Managing migraine can make you feel a lot like Goldilocks: You need just the right amount of sleep, exercise, or caffeine to keep the throbbing headaches and other migraine symptoms away. But trying to find the right balance in life is far from a fairy tale.
Why Single Triggers Don’t Always Lead to a Migraine Attack
Research has shown that habits such as too much or too little sleep and extreme exercise can trigger migraine attacks, and the thinking has been that your best bet for managing migraine is to know your triggers and avoid them. But a trigger may not cause a migraine attack every time, and your triggers may change over time, according to The Migraine Trust.
In fact, it’s likely that you won’t experience an attack unless you’re exposed to more than one trigger. The Migraine Trust uses the example of a young woman whose triggers are stress, changes in hormone levels, and skipping meals.
For example, if she comes home late from a stressful work meeting right before her period is due and then goes to bed without eating dinner, she is more likely to experience a migraine attack than she otherwise would have, according to The Migraine Trust.
What researchers have described as the “multifactorial” causes of migraine means you may need to look at your triggers a little differently. It might be better to think of your triggers as individual risk factors for bringing on a migraine attack instead, says Robert Kaniecki, MD, director of the University of Pittsburgh Headache Center and an associate professor of neurology.
Then figure out what your migraine threshold is, or what combination of those aggravating circumstances it takes to produce a migraine attack for you.
Your Migraine Trigger Hit List
The list of potential migraine triggers is a long one, and the possible combinations that could add up to a migraine attack is even longer. But paying attention to the various triggers that are going on simultaneously can lead to better migraine control. Here are some key migraine “risk factors” to be aware of:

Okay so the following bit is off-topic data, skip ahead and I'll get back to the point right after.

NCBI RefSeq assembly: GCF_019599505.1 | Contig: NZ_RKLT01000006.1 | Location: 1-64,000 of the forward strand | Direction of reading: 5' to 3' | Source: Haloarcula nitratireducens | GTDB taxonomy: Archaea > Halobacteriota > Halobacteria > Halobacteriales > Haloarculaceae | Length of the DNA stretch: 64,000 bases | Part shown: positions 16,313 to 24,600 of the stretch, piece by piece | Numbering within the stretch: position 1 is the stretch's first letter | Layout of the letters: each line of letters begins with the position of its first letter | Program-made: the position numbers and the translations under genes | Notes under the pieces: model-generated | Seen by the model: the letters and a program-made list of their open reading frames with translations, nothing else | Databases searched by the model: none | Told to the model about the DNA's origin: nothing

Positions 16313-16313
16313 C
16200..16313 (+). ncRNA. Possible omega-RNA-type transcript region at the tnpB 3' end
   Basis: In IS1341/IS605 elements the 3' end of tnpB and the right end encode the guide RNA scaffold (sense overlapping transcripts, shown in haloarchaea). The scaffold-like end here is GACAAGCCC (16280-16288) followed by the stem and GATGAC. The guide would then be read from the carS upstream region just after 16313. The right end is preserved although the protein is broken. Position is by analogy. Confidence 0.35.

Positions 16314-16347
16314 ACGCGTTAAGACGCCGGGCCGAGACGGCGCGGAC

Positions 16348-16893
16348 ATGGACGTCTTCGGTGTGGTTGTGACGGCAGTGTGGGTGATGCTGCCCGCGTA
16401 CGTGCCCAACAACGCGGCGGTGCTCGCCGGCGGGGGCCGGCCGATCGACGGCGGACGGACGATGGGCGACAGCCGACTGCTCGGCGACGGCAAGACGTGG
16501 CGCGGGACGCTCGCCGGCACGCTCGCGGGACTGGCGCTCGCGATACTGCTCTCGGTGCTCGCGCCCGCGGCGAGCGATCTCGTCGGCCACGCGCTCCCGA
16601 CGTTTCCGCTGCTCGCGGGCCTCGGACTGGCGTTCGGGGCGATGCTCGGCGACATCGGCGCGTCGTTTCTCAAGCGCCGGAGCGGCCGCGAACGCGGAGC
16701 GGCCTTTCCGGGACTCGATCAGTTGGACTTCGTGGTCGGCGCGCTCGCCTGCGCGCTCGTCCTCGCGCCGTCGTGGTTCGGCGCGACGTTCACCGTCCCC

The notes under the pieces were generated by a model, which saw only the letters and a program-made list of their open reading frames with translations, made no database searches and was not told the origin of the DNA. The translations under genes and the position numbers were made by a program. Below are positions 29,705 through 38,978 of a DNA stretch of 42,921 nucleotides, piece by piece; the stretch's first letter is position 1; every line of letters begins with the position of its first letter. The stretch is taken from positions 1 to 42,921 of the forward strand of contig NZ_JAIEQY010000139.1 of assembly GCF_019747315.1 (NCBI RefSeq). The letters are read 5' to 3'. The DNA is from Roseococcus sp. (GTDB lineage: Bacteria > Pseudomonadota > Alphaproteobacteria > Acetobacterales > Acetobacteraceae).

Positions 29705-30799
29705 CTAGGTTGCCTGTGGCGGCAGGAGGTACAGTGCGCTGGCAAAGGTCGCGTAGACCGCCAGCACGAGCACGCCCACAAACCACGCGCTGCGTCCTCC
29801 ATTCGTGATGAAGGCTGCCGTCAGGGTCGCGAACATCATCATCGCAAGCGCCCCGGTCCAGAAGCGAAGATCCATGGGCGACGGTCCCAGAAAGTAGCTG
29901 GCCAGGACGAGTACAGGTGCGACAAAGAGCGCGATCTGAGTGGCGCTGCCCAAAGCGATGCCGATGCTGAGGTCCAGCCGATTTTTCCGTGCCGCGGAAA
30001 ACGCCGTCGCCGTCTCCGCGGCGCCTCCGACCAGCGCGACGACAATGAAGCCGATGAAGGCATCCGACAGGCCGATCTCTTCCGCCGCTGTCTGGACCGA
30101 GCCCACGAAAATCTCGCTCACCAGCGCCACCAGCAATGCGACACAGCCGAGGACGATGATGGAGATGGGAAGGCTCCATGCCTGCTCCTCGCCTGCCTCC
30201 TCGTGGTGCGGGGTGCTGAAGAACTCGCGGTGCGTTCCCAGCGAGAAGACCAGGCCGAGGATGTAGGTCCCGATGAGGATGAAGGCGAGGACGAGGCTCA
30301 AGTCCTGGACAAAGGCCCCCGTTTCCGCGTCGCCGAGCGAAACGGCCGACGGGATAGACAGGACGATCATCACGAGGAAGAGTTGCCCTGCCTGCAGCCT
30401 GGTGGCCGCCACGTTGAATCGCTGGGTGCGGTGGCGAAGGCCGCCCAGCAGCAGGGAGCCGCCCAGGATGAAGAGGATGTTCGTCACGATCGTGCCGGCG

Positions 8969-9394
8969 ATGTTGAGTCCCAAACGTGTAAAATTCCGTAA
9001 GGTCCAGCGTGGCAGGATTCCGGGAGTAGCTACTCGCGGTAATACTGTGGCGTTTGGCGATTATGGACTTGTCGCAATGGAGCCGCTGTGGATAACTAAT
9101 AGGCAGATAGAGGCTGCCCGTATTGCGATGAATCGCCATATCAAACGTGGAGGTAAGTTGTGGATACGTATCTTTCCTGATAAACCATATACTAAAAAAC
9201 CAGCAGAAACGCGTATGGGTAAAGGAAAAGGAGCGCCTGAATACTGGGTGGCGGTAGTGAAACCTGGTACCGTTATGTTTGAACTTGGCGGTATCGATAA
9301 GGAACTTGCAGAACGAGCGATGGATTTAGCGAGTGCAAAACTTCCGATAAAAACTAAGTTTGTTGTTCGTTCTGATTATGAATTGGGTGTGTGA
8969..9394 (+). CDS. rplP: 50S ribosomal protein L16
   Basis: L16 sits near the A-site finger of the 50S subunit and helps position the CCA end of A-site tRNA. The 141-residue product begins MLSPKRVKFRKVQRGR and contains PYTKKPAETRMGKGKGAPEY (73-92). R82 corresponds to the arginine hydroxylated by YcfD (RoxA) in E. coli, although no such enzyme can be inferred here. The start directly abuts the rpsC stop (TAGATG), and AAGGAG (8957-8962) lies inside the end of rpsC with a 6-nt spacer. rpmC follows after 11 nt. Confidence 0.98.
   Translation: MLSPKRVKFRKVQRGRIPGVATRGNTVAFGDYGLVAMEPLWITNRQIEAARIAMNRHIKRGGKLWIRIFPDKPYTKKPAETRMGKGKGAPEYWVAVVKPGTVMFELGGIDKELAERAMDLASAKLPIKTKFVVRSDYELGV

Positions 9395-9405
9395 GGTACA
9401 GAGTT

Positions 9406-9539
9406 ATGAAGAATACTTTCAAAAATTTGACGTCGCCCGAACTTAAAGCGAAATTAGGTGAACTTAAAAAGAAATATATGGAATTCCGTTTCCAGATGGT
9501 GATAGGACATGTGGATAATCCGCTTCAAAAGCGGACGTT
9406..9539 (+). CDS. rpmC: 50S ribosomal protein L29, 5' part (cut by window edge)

How Much Control Do You Have Over Migraine Triggers?
Some triggers are unavoidable: You usually can’t stop your period from coming or control the weather. But if you know that skipping exercise and drinking too much coffee when you have your period is sure to bring on a migraine attack, take steps to avoid the triggers you can control.
The reason managing migraine is so challenging, explains Dr. Kaniecki, is that there are likely multiple genetic forms of migraine and many potential triggers. Stress, female hormonal changes, the weather, changes in your daily schedule, and sensory stimulation from fluorescent lights, loud noise, and strong odors can all impact a genetically predisposed nervous system in a way that results in a migraine.
“To date, we have yet to identify the most common genetic variations responsible for migraine in the population,” Kaniecki says.
Though migraine disease is complex, in simple terms, it means that your brain is hyperexcitable, meaning it reacts at a lower threshold than it would in someone without migraine, according to a paper published in the journal NeuroImage: Clinical, leading to an inflammatory process that produces headaches. This hyperexcitable state is inherited, but there are likely hundreds — maybe even thousands — of genes that contribute to a predisposition for migraine.
Lifestyle Steps for Preventing Migraine Attacks
Healthy lifestyle habits can help keep a hyperexcitable brain on an even keel. In addition to looking for trigger patterns, Cleveland Clinic says you may be able to reduce attacks or their severity by:
Lifestyle modifications can make a big difference in migraine management, but they’re not a cure-all. Work with your doctor to find the combination of medications, lifestyle habits, and approaches such as neuromodulation or psychotherapy that works best for you.
This content was originally published here.